George Ganzenmuller is a third year teacher, passionate about serving all students. He attended the Loyola University Maryland (BA) and Lesley University (Med). He taught English as a Second Language for a year at Saint Gabriel’s College in Bangkok, Thailand. He is currently a Citizen Schools Teaching Fellow at the Edwards Middle School in Charlestown, MA.
I taught English for a year in Thailand after graduating college. When I got back on American soil, two very distinct paths were waiting. My friend had gotten me an interview at an advertising agency in New York City, and I’d been offered a job as a Teaching Fellow with Citizen Schools, a national education nonprofit headquartered in Boston.
Neither choice promised a fat wallet. Advertising would probably pay off down the road through promotions, perks, and benefits. Plus, if I’d learned anything from Mad Men, creature comforts and impulsive decisions would be constant. I had just taught for a year and loved it. But what I loved most was traveling around Cambodia, climbing to Everest base camp, and lounging on picturesque islands. Teaching in the U.S. would mean basing a lot of my life decisions on what I think is best for the kids in my class, being a model of consistency, and sacrificing impulsive choices for careful, well-thought out plans — two very different lifestyles.
Perhaps it was a surge of patriotism, wanting to do what’s best for the future of my country. Perhaps it was the need for significance in my work. Perhaps it was an inclination towards being around the reckless, hopeful world of children, rather than the drab, methodical world of adults.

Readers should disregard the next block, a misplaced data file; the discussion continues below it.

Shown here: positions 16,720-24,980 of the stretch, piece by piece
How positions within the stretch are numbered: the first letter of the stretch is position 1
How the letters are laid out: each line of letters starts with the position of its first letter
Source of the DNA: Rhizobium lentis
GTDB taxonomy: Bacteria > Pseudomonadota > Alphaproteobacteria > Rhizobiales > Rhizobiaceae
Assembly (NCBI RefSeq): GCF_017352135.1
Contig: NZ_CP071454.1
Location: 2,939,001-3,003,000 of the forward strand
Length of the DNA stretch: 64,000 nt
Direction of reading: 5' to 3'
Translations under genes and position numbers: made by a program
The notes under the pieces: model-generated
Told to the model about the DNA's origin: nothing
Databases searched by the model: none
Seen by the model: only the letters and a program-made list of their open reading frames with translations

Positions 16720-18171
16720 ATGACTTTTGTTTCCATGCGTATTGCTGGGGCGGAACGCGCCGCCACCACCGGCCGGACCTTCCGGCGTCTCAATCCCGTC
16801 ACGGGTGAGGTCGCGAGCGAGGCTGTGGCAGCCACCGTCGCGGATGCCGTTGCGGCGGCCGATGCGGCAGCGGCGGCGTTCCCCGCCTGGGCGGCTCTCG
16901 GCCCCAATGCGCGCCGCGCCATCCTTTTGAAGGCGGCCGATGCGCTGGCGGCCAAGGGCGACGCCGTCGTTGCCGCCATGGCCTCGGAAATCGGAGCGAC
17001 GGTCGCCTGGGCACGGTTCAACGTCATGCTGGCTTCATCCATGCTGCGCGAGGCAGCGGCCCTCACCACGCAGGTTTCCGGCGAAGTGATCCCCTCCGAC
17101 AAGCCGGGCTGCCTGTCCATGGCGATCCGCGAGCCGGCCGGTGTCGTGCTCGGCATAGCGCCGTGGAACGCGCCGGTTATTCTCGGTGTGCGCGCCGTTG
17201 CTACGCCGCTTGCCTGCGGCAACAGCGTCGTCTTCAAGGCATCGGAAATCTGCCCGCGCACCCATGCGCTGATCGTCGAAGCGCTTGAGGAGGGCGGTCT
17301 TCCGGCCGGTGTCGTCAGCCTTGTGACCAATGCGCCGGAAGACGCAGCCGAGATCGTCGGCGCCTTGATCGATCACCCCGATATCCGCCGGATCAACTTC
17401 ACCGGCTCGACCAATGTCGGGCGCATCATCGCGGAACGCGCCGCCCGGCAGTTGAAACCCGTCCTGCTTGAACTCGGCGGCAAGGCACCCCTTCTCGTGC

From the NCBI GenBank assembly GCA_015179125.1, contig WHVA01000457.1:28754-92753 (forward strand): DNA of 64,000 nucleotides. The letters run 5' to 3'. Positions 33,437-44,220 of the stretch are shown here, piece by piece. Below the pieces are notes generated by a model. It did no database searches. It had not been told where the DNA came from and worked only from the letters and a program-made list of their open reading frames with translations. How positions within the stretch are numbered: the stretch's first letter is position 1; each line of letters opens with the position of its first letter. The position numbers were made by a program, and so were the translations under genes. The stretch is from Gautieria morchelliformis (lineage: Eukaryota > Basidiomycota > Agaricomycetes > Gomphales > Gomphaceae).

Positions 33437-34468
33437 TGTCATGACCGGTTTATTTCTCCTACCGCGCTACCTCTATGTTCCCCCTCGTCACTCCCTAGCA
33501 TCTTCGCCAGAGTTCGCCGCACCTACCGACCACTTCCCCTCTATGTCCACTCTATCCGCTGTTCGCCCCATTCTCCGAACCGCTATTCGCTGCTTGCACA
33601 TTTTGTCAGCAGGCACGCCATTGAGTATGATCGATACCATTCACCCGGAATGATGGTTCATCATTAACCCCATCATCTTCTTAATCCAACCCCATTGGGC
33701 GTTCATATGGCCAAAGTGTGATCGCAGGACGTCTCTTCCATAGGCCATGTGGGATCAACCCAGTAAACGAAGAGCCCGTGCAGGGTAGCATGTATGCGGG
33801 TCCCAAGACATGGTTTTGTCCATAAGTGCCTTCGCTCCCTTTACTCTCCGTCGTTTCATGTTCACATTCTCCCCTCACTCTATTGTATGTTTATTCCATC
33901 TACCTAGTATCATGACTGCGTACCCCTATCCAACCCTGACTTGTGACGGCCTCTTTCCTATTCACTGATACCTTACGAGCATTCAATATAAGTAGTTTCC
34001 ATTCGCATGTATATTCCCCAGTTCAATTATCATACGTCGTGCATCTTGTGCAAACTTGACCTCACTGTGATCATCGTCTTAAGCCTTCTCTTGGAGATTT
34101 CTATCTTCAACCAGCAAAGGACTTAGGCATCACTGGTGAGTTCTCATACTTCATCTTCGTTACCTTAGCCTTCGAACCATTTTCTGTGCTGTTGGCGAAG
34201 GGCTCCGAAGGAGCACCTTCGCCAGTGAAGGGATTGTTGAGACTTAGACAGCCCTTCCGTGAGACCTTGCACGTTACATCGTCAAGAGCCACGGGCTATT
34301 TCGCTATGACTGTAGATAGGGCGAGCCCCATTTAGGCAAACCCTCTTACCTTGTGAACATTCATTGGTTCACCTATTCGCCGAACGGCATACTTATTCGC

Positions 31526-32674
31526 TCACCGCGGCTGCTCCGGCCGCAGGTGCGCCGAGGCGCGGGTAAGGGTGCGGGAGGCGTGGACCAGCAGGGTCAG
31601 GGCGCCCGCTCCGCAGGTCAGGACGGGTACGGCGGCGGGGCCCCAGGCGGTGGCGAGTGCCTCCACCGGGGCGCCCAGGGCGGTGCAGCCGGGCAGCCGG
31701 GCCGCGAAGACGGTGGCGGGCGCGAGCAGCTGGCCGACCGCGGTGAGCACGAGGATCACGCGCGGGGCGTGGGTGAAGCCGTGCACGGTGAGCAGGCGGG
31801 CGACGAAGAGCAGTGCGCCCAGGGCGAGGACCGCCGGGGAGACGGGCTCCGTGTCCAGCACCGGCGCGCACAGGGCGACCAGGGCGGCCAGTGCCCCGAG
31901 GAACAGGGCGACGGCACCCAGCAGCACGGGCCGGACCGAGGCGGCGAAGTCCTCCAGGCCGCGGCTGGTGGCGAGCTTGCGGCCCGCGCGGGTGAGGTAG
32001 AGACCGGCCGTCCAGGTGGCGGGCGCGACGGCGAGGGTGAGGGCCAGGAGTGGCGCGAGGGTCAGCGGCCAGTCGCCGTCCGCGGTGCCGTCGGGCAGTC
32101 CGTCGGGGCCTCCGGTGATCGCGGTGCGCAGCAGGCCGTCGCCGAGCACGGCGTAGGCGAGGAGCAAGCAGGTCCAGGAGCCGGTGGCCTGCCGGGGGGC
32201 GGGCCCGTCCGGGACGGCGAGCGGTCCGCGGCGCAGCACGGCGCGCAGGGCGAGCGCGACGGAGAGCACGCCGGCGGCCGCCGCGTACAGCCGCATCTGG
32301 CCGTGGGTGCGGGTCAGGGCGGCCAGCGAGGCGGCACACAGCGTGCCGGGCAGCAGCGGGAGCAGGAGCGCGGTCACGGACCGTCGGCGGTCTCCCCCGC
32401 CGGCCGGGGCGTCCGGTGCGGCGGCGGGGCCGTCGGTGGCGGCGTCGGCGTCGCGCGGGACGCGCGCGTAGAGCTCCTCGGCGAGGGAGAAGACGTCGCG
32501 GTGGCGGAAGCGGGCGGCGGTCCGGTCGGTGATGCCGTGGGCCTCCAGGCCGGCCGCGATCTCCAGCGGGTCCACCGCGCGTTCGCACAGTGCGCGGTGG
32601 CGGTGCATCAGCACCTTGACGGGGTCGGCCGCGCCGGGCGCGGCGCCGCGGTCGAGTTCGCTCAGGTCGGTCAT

Whatever it was, something made me choose teaching.
I won’t say I’ve never regretted the decision. There were days when I was teaching my class of students diagnosed with social, emotional, and behavioral challenges when I wondered if I could have been entertaining a client at a Knicks game instead. But I’m glad I chose to teach through Citizen Schools and took the two-year AmeriCorps service position without perks, and miles away from glamour. There is really only one reason: the kids.
Yes, America needs a generation of capable college graduates, preferably in the science and engineering fields. Yes, I get to work around the unpredictability and unjaded curiosity of children. But it is the significance of the work that makes me proud of what I do. My students are real people with real families, real hopes, and real challenges. In no other field is the amount of work I do going to directly and positively correlate to the number of opportunities available for others.
I am far from a selfless person. Something my school principal said last year rang true with me. He said, “The only happy people in the world are people who are proud of their work.”
While that may not be the catch-all secret to happiness, I know that I’m happiest when I’m proud of what I do, and I’m never more proud of what I do than when my students are proud of themselves.
After completing the Citizen Schools Teaching Fellowship, I once again came to two roads diverging, one marked ‘teaching,’ the other ‘marketing.’ I’m proud to say: I took the one more crowded with children.